The FASP screening scans: diagnostic medical ultrasound examination, or an extended family celebrati

Published: 22 October 2019 Archive for News

For sonographers delivering the Fetal Anomaly Screening Programme (FASP) there are tensions to be managed. The mother-to-be and her family are, of course, looking forward to celebrating the happy news of a healthy, developing baby.

The sonographer hopes the examination will confirm this expectation but, first and foremost, their role is to carry out a rigorous clinical ultrasound examination.

Some mothers-to-be may expect the FASP scan to also be a social occasion with toddlers in attendance and other adults, as well as their partner. People will photograph the sonographer at work and sometimes take selfies in the examination room. Perhaps they want to video what is going on and await the announcement of the fetal sex for a later ‘gender reveal’ party.

Sonographers must be able to concentrate fully on the clinical aspects of the scan: it is easy to be distracted by activities such as recording on a mobile phone (after being politely asked not to), or a young child running around the room. 

Some people attending are determined their expectations should be met and a few can be unpleasant if the sonographer cannot or refuses to meet demands. It can all make for a difficult atmosphere during what is a demanding clinical ultrasound examination.

Sonographers have a duty to ensure that they do all they can to reduce the risk of harm to service users. This includes misdiagnosis, the risk of which is increased if the sonographer is distracted. Scans can change quickly from a celebratory atmosphere to the sonographer having to communicate there is a serious problem. In addition, the FASP scans are potentially a highly litigious area of practice.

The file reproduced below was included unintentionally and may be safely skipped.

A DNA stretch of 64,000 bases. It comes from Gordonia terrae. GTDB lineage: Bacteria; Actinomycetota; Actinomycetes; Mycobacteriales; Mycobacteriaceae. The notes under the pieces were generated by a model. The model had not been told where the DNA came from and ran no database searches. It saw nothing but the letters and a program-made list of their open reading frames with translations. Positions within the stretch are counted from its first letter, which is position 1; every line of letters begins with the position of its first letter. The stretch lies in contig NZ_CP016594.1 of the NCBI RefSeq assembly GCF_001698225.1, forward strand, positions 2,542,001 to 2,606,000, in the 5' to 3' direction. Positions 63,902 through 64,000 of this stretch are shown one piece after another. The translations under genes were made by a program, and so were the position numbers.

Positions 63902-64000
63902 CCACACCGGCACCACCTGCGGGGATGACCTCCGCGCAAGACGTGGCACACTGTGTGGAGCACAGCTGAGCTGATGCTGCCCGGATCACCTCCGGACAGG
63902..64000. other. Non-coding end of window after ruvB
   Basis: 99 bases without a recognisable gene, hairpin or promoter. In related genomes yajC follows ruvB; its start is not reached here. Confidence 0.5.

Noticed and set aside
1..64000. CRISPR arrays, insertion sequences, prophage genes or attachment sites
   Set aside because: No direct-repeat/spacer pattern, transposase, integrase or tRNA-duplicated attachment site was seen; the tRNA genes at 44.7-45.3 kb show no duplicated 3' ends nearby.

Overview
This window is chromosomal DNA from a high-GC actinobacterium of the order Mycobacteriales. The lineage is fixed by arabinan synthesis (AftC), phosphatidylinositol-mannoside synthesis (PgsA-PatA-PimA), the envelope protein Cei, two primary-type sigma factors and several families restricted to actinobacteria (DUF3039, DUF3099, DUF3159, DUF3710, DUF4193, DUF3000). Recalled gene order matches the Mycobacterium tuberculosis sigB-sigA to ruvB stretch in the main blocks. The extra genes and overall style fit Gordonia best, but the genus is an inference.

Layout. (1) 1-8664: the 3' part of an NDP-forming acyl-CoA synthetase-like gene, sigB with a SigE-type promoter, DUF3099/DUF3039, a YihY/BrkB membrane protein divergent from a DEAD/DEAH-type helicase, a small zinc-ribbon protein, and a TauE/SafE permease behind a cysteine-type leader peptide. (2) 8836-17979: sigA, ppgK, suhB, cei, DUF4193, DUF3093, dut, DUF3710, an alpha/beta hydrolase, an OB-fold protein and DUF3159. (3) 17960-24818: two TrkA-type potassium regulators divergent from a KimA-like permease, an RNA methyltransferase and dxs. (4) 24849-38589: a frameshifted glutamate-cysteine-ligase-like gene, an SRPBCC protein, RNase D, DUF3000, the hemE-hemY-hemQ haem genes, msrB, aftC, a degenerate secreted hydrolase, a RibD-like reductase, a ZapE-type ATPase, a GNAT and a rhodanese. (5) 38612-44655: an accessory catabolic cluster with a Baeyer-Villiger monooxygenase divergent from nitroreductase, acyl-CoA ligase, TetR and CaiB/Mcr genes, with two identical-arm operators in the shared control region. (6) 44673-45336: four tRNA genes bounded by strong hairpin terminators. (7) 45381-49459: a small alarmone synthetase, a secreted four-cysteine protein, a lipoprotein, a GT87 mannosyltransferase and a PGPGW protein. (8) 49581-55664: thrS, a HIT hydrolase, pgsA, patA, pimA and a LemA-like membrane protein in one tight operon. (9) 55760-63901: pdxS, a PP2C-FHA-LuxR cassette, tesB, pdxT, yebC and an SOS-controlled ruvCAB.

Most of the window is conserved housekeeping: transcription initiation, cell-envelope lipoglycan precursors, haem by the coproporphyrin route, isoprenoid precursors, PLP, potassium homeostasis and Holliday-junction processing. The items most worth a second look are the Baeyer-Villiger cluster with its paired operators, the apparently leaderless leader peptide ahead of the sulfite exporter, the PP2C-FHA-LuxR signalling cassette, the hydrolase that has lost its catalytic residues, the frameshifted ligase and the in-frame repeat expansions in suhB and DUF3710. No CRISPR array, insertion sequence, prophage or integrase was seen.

If a sonographer fails to meet the 'social expectations', a complaint may follow, which is difficult for a practitioner who has completed a competent clinical examination. Sonographers are not always supported by higher management, who may not understand why the two FASP scans are commissioned and offered.

Social media can be a problem with the posting of unpleasant comments criticising the sonographer and calling them 'unhelpful', 'difficult' and complaining they 'spoilt everyone's special day'. The person posting may be anonymous but the sonographer will often be named.

At the Society of Radiographer's Annual Delegates Conference in April 2019 a motion was passed as follows:
Pregnancy is an exciting time and, for the majority, the pregnancy will result in the delivery of a healthy baby. But for some that journey is not so simple. Everyone is offered at least two scans in their pregnancy: a first trimester scan and an 18w to 20w 6d scan. Whilst both scans can identify abnormalities, the latter scan has now become a way for the parents to introduce their family to the baby, or a way to find out the gender of their baby with some midwives writing in patient's hand held notes that it is a gender scan. This scan not only checks for fetal anatomy, it checks for the growth, placental site and liquor volume, and any other uterine pathologies that could increase the risk of a pregnancy. Conference calls upon (the Society's) UK Council to increase awareness of the importance of pregnancy scans as a medical investigation and not a social theatre show, or way to plan your gender reveal party.

It is worth noting that there is no FASP requirement to provide an opinion of the fetal sex, or to recall the woman if the sex is not identified due to poor visualisation or difficult fetal position.

The SoR has published guidance documents which contain information on the ‘social’ aspects of the FASP scans: The Recording of Images and Clinical Discussions by Patients During Diagnostic Imaging, Interventional Procedures and Radiotherapy Treatment, and Guidance on Sale of Images, Fetal Sexing, Commercial Considerations and Requests to Record. Both were updated in January 2019.

In 2015 the SoR carried out A survey of social and commercial aspects linked to the two NHS fetal anomaly screening scans: an on-line survey.

Sonographers are advised to work with departmental managers to establish clear local guidelines for the ‘social’ aspects of the two FASP scans, referring to the SoR documents as required. They should also ensure that higher management are aware of the purpose of the scans, which is not to provide a social gathering, or to set the scene for a gender reveal party.